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The disaster movies love to take the well-worn “Murphy’s Law” of “anything that can go wrong will go wrong” as pseudo-logical permission to get excessively creative with their hazards and menaces. There’s most certainly spectacle to be generated but also a risk of overindulgence. Just ask Roland Emmerich. The new Norwegian dramatic thriller The Tunnel from director Pål Øie is somewhere wisely in between.
In the country of Norway, one chiseled from mountains and fjords, their roadways have over 1000 tunnels, some several miles in length and most without emergency exits. As the credits of The Tunnel further present, it is the traveler’s personal responsibility to get out if one were ever trapped. It’s a case of “plan for the worst, hope for the best.” That general “it’s on you” statute sets the parameters for the country’s traffic management and disaster response teams. There’s also a movie premise to be found in mining the falling dominoes of possibilities.
While Murphy’s Law demands factoring for “anything,” drafting realistic rationales make for smarter real-life outcomes and intelligent movies that still carry compelling entertainment. Threatening intense confinement and choking darkness, The Tunnel dangles human vulnerability and fortitude in balanced portions. Picked up stateside by Samuel Goldwyn Films, the foreign language thriller debuts in theaters and VOD on April 9th.
Taking you into the “Land of the Midnight Sun” north of the Arctic Circle, a fast-moving snowstorm is approaching and the hulking snow plows push efficiently to keep the asphalt clear for ground transportation of citizens and commerce. Locals know to follow and respect the slow-moving convoy with patience and confidence. Away from the outside snow, one place susceptible to accidents are the titular enclosed paths through the mountains.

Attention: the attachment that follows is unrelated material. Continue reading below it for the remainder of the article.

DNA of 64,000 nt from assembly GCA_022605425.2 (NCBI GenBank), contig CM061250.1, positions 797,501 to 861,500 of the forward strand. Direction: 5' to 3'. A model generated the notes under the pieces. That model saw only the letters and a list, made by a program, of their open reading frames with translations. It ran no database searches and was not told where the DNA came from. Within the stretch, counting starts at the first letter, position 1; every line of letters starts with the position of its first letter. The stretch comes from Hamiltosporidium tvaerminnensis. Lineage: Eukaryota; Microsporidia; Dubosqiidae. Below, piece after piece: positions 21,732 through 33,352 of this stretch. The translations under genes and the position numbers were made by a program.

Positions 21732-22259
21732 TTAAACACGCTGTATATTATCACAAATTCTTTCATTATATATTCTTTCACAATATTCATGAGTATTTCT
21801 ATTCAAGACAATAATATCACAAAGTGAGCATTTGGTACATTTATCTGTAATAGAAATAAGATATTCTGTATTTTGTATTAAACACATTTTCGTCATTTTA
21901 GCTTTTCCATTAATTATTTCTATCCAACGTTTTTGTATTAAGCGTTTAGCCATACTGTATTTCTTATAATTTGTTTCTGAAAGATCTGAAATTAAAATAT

A chain reaction of tiny events in the Storfjell Tunnel causes a gas tanker to block both roadway directions and ultimately ignite. The unchecked fire envelopes nine kilometers of jammed traffic with increasingly thick and poisonous fumes with little options for escape. Fire sensors trigger large fans, but they cannot keep up. Therein lies the steady danger.
Ask any firefighter and they’ll tell you. It’s the smoke that gets you. 50-80% of fire deaths come from smoke inhalation injuries more than flames. It’s not the flashiest, sexiest, or most violent of movie threats, but no less treacherous, carnal, or urgent within the ticking clock of a movie thriller.
Naturally, we’ve come to know a few of the people caught in this growing disaster. A passenger on a shut-in bus is Elise (Ylva Fuglerud), the estranged teen daughter of a widowed lead emergency worker named Stein (the headlining Thorbjørn Harr of Vikings and Bel Canto). The girl’s adopted knowledge of her father’s workplace and emergency skills comes in handy, while the indomitable will of a father pushing forward at all risks to rescue his daughter propels The Tunnel.
Echoing from the notion of planning and hoping earlier, systems are in place to track travel flow, open communication lines, and empower computerized ventilation. Geared-up and vehicular help is available, but they may not arrive in time. Until then, keen observations and resourceful reactions are the most valuable aids. One key side plot in The Tunnel is carried by Road Traffic Control dispatcher Andrea, played by Ingvild Holthe Bygdnes. Andrea monitors the escalating emergency, guides Stein and his supervisors, and heroically refuses to leave her post until help succeeds. Both on the scene and from this post afar, The Tunnel is very respectful to the efforts of vital personnel from all support layers.
With the likes of Andrea and Stein in mind, one admirable trait of The Tunnel and its narrative is a noticeably reduced level of helplessness. Too often in similar (and particularly the domestic-borne) movies of this genre, the feeble among the participating crowd are the loudest and worst characters. Those amplified characters feel planted to annoy and be thin foils to the do-gooders. They also tend to cause the more maddening happenstance blunders and contrivances.
In The Tunnel, there is a little bit of the “everything will go wrong” telegraphing going on that audiences will see coming. Equally so, overcompensating acts of heroism as a result do teeter close to melodrama. However, a fair balance is present. At the human level, the nerves and fears are equally shared by all, from the people in the thick of it to the sympathetic and hopeful bystanders who understand the gravity. All come to this situation, much like the film itself, with a try-hard, pull-up-your-bootstraps attitude more than anything else.